Review: 'Seven Guitars' is a Poignant, Heart-Rending Depiction of the Black Experience in Post-War America

Cincinnati Playhouse in the Park is staging Seven Guitars through May 14 at the Rouse Theatre.

click to enlarge The cast of Seven Guitars - Photo: Michael Brosilow for Milwaukee Repertory Theatre
Photo: Michael Brosilow for Milwaukee Repertory Theatre
The cast of Seven Guitars

This story is featured in CityBeat's May 3 print edition.

Cincinnati Playhouse in the Park continues its 2022-2023 season with August Wilson’s richly textured Seven Guitars on its brand new mainstage, The Rouse Theatre.

It’s 1948 in Pittsburgh’s Hill District, the setting for most of Wilson’s American Century Cycle, his series of 10 plays portraying African American lives across the decades of the 20th Century. There’s a great deal of sorrow in this tale set in a hardscrabble backyard during the aftermath of a funeral, but the vitality of life is the fuel that fires Wilson’s portraits of seven characters, the “guitars” on which his lyrical monologues are performed.

Staged by veteran director Ron “OJ” Parson (who has put together more than 30 productions of Wilson’s deeply admired plays), Seven Guitars is both an ode to and a celebration of Black lives.

The mourners recall musician and singer Floyd “Schoolboy” Barton (Dimonte Henning), a recent Army veteran who seemed on the cusp of a successful career with the release of a single blues recording by a Chicago record label. Like his musician friends, elegant harmonica-playing Canewell (Vincent Jordan) and energetic, talkative drummer Red Carter (Bryant Bentley), Barton faced daily uphill battles against racial prejudice in post-war America.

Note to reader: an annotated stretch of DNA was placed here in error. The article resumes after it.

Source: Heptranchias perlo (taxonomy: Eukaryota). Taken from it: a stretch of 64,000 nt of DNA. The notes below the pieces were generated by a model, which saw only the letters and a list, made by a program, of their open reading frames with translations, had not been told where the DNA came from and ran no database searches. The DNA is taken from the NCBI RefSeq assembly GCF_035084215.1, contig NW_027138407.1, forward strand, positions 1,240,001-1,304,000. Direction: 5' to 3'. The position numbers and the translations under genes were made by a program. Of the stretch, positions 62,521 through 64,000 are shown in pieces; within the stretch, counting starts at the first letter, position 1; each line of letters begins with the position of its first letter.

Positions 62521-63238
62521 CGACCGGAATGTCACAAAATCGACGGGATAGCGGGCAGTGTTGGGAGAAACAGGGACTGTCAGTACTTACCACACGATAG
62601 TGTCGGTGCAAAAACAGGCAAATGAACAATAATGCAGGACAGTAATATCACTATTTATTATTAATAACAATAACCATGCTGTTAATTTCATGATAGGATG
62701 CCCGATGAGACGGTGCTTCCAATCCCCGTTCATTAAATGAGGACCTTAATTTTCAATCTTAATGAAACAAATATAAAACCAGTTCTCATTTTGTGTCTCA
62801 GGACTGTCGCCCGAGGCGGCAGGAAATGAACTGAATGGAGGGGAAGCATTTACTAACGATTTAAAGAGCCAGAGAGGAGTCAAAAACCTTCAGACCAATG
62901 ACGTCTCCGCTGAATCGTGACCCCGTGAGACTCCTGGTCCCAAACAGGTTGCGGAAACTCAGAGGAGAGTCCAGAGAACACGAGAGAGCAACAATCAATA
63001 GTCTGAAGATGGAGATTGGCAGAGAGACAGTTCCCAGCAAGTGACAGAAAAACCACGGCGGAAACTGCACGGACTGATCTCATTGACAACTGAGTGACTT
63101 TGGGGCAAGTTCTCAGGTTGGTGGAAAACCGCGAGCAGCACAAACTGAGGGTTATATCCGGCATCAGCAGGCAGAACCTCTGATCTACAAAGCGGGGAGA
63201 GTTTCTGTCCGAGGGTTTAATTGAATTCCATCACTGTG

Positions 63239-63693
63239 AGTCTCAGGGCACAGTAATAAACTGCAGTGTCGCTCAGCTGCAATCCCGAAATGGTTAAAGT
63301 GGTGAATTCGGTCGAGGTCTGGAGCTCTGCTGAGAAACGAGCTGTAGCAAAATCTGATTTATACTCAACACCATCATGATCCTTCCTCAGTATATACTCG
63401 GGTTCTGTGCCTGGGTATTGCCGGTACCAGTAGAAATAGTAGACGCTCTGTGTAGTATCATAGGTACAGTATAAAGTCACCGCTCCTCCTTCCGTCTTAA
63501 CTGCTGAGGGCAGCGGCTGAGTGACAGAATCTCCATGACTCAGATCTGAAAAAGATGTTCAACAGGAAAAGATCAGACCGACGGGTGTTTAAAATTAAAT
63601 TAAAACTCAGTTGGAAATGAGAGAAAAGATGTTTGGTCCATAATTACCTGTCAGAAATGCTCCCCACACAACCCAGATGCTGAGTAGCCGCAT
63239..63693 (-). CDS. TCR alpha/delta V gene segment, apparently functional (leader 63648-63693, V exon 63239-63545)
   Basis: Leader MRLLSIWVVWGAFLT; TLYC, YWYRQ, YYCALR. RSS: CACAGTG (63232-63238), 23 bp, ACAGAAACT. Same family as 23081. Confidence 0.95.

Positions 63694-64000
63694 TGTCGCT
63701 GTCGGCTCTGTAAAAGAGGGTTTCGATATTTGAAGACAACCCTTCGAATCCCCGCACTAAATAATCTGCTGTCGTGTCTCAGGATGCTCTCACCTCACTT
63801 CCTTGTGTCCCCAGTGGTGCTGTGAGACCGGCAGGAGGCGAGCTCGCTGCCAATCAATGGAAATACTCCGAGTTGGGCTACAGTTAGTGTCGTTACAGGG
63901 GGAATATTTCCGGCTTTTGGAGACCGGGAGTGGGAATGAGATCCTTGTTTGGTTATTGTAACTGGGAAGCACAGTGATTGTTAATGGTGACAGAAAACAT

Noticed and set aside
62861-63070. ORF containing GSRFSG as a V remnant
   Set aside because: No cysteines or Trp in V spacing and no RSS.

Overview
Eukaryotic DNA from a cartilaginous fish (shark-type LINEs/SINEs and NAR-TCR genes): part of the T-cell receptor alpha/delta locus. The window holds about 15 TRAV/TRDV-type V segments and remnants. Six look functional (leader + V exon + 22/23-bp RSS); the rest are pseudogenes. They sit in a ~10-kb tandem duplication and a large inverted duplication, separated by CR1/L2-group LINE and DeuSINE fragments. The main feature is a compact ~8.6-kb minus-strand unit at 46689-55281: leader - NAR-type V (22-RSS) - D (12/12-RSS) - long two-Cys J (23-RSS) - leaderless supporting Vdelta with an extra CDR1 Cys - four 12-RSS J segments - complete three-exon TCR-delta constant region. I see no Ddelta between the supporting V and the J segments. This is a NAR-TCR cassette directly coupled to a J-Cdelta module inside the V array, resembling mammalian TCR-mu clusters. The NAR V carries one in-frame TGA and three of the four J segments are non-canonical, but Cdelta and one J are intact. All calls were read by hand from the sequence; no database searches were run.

Barton has returned to Pittsburgh to celebrate his success and win back the affections of Vera Dotson (Kierra Bunch), who he left behind when he headed to Chicago with another woman. Vera has steeled herself against his charms, but Barton’s charms are hard to resist, despite the warnings of plain-spoken Louise (Marsha Estell) who frequently cuts through the bluster and bullshit of the men.

And then there’s eccentric Hedley (Kevin Brown). Older than the other characters, denying the early signs of tuberculosis and inclined to barely coherent outbursts that have become frequent and tolerated, he makes his way selling sundries — cigarettes, candy, hard boiled eggs and chicken sandwiches — door-to-door. He also raises and slaughters chickens. He’s unstable, often raving about his past — especially his father who promised him money and Buddy Bolton, a cornet player who was an early jazz musician and died in a mental institution.

In Hedley’s often hallucinatory monologues, Bolton comes to deliver funds from his father that could purchase land for a small plantation, a means to freedom from white dominance.

The show’s seventh character is Ruby (Saran Bakari), Louise’s attractive young niece who arrives from Alabama to escape from a life laced with love affairs and murder. She is a sexual distraction for all the men, even — or particularly — Hedley, who, despite his age and mental infirmity, yearns for a son who might rise up to become a leader and inspiration to Black men.